Central Bristol's Arcadia Spectacular
This giant metal alien spider/ DJ booth hybrid crawled its way to several festivals this year, including Glastonbury. Jam-packed with 50 tons of recycled military hardware spewing everything from fire to lasers, the Arcadia Spectacular (which starred in its own show in Bristol) is truly so spectacular that the DJ booth landed a rightful spot on this list. Drum n’ bass, dubstep, and hard techno fuels the spider’s high-intensity show. Its main event, the Arcadia Spectacular Metamorphosis show, features acrobats swinging from its robotic legs and pulsating lights from its glowing orbs. At its climax, enormous flames shoot from the top of the spider.
Electric Forest's Ranch Arena
The Ranch Arena is Electric Forest’s main stage. Intricate Victorian and Asian-inspired graphic elements embellish the stage’s beams, leading your eyes to the focal points of the stage: The Electric Forest fan (inspired by Asian culture that served as this year’s artistic direction) and the chandeliers at its center. Flanked on both sides of the stage, as well as in the stage's center, are LED walls decorated with steampunk ornamentation. Six silver chandeliers fill the stage’s empty space, completing the overall look and adding that extra glimmer to catch festival-goers’ eyes. The design team behind the Ranch Arena, along with other stages and installations throughout the Sherwood Forest, is Atomic Design, led by Executive Producer Jeremy Stein and designer Tom McPhillips.
Electric Zoo's Riverside Stage
Working with ID&T to improve the festival’s creative direction, Made Event presented two new stages this year to fully immerse EZOO attendees in its animalistic spirit. Near the Phoenix Main Stage, the Riverside stage depicted a white and black-striped octopus whose tentacles curled in multiple directions. Its massive head housed the DJ booth, and an LED wall served as the backdrop for the cephalopod’s head, adding stimulation to laidback party vibes.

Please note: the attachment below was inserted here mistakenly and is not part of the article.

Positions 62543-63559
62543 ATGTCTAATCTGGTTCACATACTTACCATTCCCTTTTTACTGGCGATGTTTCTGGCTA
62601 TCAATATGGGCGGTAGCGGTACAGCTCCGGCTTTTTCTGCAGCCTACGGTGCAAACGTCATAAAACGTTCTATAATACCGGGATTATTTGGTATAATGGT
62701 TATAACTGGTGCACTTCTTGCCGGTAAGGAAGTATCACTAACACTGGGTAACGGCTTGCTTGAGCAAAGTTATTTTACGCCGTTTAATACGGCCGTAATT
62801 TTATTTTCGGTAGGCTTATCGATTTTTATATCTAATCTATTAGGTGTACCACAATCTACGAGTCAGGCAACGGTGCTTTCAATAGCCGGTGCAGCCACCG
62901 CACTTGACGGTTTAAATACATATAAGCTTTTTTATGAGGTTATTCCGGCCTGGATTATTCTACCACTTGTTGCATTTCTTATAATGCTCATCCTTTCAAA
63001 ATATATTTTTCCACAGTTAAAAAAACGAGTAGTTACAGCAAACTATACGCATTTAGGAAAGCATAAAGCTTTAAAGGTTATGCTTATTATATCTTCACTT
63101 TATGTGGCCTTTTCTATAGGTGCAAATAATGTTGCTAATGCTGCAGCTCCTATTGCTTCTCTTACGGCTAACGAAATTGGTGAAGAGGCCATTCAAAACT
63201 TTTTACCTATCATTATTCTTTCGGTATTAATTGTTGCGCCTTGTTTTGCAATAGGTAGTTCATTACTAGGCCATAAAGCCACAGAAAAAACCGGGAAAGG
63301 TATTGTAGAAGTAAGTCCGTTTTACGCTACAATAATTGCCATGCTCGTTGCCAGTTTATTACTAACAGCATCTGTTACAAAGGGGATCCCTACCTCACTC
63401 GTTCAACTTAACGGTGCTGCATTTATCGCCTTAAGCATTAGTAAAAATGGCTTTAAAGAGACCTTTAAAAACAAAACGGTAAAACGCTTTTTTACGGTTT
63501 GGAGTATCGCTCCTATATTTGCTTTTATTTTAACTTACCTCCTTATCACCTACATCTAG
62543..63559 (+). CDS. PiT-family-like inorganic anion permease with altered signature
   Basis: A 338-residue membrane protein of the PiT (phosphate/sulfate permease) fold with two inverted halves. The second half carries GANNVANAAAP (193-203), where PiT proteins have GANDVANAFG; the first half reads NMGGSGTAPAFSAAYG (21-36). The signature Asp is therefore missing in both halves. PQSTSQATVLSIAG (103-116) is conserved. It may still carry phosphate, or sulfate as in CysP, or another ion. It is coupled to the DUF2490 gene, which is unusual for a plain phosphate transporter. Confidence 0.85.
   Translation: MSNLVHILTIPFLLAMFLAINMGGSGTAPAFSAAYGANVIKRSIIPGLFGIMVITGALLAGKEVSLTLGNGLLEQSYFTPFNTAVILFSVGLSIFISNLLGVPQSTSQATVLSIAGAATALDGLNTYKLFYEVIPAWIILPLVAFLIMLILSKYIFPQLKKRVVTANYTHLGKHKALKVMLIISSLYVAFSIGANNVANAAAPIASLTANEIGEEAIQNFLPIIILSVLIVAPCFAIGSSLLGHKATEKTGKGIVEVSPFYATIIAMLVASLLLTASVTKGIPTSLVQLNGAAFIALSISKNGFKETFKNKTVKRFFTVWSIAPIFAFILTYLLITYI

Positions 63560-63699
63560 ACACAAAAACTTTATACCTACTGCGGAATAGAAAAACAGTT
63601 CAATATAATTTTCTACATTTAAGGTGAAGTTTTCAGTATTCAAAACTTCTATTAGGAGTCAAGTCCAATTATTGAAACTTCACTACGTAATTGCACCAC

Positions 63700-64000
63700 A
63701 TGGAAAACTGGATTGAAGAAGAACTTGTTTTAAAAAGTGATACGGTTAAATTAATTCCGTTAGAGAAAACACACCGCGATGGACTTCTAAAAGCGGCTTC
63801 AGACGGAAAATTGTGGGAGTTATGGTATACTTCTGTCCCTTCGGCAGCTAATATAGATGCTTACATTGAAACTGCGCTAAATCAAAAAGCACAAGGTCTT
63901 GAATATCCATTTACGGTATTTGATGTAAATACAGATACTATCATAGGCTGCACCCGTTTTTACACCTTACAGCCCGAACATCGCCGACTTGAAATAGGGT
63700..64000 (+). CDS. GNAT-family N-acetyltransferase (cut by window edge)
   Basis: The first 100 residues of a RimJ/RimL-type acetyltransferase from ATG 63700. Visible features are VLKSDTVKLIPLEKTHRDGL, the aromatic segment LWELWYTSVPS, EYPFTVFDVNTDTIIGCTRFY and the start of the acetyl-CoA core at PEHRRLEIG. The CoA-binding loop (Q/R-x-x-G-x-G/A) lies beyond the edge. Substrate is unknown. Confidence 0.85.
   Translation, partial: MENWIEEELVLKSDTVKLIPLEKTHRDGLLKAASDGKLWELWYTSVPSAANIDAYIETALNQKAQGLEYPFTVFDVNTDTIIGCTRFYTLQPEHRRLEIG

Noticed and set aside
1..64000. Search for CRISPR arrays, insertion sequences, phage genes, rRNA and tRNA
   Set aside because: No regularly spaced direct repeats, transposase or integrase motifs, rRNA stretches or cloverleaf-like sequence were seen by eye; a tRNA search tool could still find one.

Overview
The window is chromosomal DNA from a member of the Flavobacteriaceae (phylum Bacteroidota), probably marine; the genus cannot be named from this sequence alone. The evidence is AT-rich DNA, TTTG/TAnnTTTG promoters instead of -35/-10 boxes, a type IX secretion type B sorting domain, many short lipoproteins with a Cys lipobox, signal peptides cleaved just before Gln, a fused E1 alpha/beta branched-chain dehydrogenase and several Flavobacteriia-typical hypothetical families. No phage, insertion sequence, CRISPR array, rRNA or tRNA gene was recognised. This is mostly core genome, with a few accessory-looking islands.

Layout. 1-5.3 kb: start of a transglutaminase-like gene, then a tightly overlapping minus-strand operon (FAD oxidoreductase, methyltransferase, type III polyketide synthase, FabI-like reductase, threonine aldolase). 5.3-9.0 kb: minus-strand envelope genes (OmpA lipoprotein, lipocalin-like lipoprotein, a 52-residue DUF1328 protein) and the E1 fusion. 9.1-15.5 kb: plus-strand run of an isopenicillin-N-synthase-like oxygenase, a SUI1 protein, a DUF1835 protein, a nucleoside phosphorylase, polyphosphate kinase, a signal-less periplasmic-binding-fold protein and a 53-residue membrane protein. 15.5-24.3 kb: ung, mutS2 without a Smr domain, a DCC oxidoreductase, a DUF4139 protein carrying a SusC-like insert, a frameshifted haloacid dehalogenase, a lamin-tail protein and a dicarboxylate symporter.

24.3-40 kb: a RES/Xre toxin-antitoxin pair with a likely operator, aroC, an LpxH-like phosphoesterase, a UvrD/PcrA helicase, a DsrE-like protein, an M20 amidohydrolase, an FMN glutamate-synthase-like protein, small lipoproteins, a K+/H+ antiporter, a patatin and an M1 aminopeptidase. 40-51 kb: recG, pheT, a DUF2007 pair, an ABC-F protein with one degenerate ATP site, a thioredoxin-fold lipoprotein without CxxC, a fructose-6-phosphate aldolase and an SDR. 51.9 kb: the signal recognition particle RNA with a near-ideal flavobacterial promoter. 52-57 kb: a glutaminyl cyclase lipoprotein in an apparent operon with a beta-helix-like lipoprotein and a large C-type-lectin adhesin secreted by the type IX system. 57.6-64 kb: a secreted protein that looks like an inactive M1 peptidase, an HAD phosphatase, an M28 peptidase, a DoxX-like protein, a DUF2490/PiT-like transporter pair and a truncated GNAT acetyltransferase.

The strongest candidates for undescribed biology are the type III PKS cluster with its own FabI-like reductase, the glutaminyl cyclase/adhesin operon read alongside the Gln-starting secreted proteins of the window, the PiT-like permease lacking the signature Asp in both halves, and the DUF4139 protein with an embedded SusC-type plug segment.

Envision's Luna Stage
Photo by: Andrew Jorgensen
The San Francisco-based artist and sculpturalist Ernest “Hoodie” Salinas, in collaboration with Tigre Bailando and Ari Makridakis, was the mastermind behind Mama Jaguar, the Luna Stage's focal point at Envision Festival. The sitting jaguar, made out of reclaimed wood, was flanked by lunar discs that project entrancing visuals to its audience.
Ultra Music Festival's Main Stage
Ultra Music Festival never fails to please with its stage design. This year’s rig involved the creative collaboration of lighting designer Steve Lieberman of SJ Lighting, creative designer Richard Milstein, production director Ray Steinman and lighting director Patrick Dierson. The 200-foot-wide by 88-foot-high main stage captivated Ultra's attendees with its massive video walls, pixel-mapped effects, and electrifying projections. Intense light from the 124 Legend 230SR Beams from CHAUVET Professional illuminated the structure, giving life to the structure and to the thousands of dancers who came to this stage.
Alfa Future Festival's Main Stage
Alfa Future Festival definitely turned up the festival production game with its main stage, a genius combination of LEDs, lasers, projection mapping, and flashing strobes. Inspired by the futuristic 1927 film Metropolis, Alfa Future’s main stage resembled a giant cyborg’s head as the focal point that is flanked by two others. 30-plus pyrotechnic units shot flames into the night sky while LEDs framed and illuminated the three robotic faces. Many festival stages take you back in history or transfer you to a fantasyland, but Alfa Future Festival transported festies to the future.
Lief Festival's Main Stage
It’s all about color and creativity at Netherlands’ Lief Festival. Bright colors and modern design elements drove the creative direction for all of its stages, not the least its main stage, which was reminiscent of Disneyland’s “It’s a Small World” ride, with buildings inspired by different countries and locales. XSENSE is the production company behind Lief Festival, and prides its production on captivating and appreciating youth culture.
Shambhala's Fractal Forest
Shambhala’s Fractal Forest is a “show within a show within a show”: a truly immersive stage that cradles you at the heart of the dance floor. Shambhalovlies frolicked to the middle of the forest for a wickedly fun time, surrounded by 360 degrees of ethereal forest creatures like gnomes, fairies, and pixies. Towering overhead were cedar trees, onto which psychedelic graphics were projected, creating a magical experience that can only be had in the Fractal Forest.
Did you favorite festival stage of 2015 not make it to the list? Tell us in the comments below!